Star-crossed lovers fail to recognise each other as the result of a strange spell, and what follows is a poem to humanity in Georgian writer/director Alexandre Koberidze’s second feature What Do We See When We Look at the Sky?
Every single screen moment of Alexandre Koberidze’s 150-minute long fairy-tale-meets-real-world film seems to be reminding us not to take life or the world around us for granted, and to enjoy its simple poetic pleasures.
In the historical town of Kutaisi in Georgia two strangers, Lisa (Oliko Barbakadze) and Giorgi (Giorgi Ambroladze), have a chance encounter on the street, and agree to meet up with each other the following evening. But the spirits around them have decreed that they shall both be the victims of a spell, and when they wake up in the morning they will both look different. Giorgi does not appear to have been notified that this will happen, but Lisa has – all apart from the last section. So when they both turn up for their date, neither of them recognises the other because they both look different.
Now played by Ani Karseladze and Giorgi Bochorishvili, Lisa and Giorgi must find a new way to make a living, as they have also forgotten their skills (medicine and football) in the change-over. They end up working nearby one another, but will their paths ever cross properly again?
While all this is happening to our two protagonists, other small and joyous stories are materialising all around. Children play football together, grandparents entertain grandchildren in the park, a couple of tricksters make people laugh with some fishing line. Beautiful cakes are created in the Georgian countryside. Humans (and dogs) gather to watch the World Cup on television screens across the town. And a team of film makers is trying to find six suitable couples for their next project.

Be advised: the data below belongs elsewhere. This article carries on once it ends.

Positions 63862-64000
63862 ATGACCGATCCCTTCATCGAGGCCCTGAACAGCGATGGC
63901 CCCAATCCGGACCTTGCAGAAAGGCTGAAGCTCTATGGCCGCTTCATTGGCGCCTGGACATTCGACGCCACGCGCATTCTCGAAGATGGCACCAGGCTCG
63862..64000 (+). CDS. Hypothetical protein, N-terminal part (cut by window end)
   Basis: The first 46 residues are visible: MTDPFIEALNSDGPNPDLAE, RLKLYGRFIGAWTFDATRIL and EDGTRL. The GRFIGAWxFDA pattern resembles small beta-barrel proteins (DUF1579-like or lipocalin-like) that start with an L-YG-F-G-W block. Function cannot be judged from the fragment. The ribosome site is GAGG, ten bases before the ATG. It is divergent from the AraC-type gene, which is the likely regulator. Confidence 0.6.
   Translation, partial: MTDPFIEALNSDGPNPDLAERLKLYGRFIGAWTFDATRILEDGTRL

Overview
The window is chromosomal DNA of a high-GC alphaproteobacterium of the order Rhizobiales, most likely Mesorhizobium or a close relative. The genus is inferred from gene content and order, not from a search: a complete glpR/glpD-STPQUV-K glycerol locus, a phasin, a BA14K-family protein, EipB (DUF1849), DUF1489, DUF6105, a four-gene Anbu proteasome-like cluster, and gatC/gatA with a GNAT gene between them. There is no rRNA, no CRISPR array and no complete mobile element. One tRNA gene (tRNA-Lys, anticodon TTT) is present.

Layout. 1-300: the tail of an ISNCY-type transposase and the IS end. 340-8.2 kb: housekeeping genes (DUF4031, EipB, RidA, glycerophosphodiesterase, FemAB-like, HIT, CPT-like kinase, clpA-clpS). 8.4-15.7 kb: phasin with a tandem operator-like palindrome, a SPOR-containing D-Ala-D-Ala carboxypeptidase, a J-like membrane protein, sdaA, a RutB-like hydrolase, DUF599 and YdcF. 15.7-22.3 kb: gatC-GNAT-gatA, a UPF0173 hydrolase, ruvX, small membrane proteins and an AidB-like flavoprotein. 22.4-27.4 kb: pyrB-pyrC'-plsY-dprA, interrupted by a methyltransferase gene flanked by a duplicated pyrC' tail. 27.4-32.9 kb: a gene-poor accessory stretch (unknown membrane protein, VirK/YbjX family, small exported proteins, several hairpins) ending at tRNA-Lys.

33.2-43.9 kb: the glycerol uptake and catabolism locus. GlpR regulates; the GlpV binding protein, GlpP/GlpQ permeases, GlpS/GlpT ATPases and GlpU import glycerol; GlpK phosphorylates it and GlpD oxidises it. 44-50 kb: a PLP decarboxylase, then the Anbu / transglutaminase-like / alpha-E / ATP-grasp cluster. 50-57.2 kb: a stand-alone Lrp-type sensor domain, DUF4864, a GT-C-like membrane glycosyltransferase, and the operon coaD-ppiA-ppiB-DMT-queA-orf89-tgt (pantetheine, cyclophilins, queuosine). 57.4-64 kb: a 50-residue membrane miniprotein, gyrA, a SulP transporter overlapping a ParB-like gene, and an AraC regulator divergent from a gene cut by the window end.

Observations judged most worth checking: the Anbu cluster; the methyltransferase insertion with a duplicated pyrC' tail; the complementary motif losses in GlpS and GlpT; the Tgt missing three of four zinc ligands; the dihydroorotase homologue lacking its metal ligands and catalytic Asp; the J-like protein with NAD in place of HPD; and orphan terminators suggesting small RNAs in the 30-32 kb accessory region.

Alexandre Koberidze frequently places the camera at a distance, watching people engage with each other but without letting the audience in on their conversation. We’re invited just to enjoy the deed of social interaction – however small – with its hugs, shrugs and laughter; and in these times where many of us are still wary of getting too close to others after what we’ve experienced during a pandemic, it’s a wonderful feeling.
Koberidze reads his own narration throughout, as if he were telling a folk story to his audience. But he interrupts himself part way through, essentially to ask the viewers what we will say to future generations when they ask us what we did with regard to climate change. The inclusion of many scenes of children playing together in a carefree manner is not lost.
And then there’s the love story with film. The group making the in-film film may seem little more than a convenient plot device, but Koberidze ensures that we leave the screening in the knowledge that film is not frivolous but it is necessary.
What Do We See When We Look at the Sky? is a difficult film to describe; the magical realism at the start sets things up but does not persist. There’s an ethereal quality to some of the shots, a romance at the centre, and just a general feeling of love for everything around.
That may make the film sound kooky and over the top, but it is not. Its slow pace and lengthy run time is worth sticking with for some beautiful on-screen observational poetry.